Financial centers: from their historical roots to modern technology hubs
Market places have existed since humans have started to exchange goods: gathering in one place was the best way to promote transactions. Farmers came from the countryside to the cities to sell their productions: fruits, vegetables, grains, chickens, ….
The concentration of people in a central place was needed to exchange goods and information. Money and finance were no exceptions: in the early days of the stock markets, people had to come to a central place to meet and exchange news. It was very convenient for all to feel the mood of the other market participants. When everybody is optimistic, one can dare to acquire shares. Whenever the common opinion turns sour, it is time to take one's profit and sell.
Very rapidly, technological innovations brought advantages to the early adopters. The telephone allowed brokers to communicate much quicker with their investors. In the building of the stock exchange, those whose telephone boots were closer to the trading floor had an edge on their competitors. It was also advisable to have young jobbers who could run faster to communicate hot news and transmit orders.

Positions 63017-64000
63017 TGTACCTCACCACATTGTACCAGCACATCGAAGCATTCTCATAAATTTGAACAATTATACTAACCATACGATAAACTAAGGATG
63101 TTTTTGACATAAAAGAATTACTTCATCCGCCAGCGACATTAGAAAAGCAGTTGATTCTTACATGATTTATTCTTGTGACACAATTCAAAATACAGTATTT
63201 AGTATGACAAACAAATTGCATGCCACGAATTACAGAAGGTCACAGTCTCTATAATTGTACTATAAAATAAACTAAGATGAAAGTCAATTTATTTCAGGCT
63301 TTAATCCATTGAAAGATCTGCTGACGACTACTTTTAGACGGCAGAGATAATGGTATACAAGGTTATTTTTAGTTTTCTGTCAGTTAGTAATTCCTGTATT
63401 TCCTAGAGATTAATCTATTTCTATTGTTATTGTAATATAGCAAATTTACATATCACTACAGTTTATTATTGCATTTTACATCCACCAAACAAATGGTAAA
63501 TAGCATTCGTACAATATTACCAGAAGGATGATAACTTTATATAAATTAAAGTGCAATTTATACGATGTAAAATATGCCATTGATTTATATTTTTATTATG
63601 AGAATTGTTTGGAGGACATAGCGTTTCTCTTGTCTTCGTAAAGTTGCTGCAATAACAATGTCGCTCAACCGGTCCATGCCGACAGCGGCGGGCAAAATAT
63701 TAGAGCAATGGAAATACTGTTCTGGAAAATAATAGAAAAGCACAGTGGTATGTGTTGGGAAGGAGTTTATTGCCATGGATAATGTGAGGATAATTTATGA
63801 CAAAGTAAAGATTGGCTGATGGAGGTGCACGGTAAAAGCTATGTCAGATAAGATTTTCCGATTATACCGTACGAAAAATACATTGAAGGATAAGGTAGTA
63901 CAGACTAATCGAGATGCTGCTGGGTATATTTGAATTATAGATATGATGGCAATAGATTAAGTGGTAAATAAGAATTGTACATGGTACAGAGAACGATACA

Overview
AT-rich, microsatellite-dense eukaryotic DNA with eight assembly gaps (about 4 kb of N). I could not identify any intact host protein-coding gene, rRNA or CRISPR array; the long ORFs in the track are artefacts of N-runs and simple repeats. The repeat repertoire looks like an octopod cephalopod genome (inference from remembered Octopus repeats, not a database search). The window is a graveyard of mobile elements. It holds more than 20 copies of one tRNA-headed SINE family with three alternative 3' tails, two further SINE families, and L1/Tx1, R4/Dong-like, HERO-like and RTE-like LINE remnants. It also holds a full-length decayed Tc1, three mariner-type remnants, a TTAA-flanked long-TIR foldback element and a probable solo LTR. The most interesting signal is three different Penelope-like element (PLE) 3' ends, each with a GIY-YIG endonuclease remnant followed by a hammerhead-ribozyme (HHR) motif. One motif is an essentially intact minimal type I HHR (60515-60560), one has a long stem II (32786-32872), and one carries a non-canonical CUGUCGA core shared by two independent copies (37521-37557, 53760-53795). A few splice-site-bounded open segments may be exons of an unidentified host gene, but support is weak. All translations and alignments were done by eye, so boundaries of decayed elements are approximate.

Today, the speed of execution of orders has become crucial. With the co-location, the stock exchanges allow the brokers to put their servers in the same room as the computers that run the markets: even the length of the connecting cables is measured to ensure a level-playing field between all participants! In the race to capture a technological edge by gaining a few nanoseconds, some market participants set up their telecommunication systems to liaise in a straight line between financial centers such as New York / Chicago or London / Frankfurt.
However, financial centers include much more than trading platforms and market infrastructure: they include the banks, the insurance companies, the fund managers, … as well as the various services around finance such as law firms, accountants and advisers. For most of them, there is a strong incentive to be close to each other and close to the regulators and market authorities. Despite the ease and speed of the communication systems, the proximity is quite relevant, and market participants need a local presence if they want to capture a sizable part of the financial activities of a country or region.
Conversely, companies and organizations looking for funding or other financial services know that the financial centers will provide them with the needed assistance.
This explains the emergence of a limited number of financial centers that have been able to attract the bulk of the business. In a typical "network" effect, the more competence a financial center acquires, the most successful it becomes!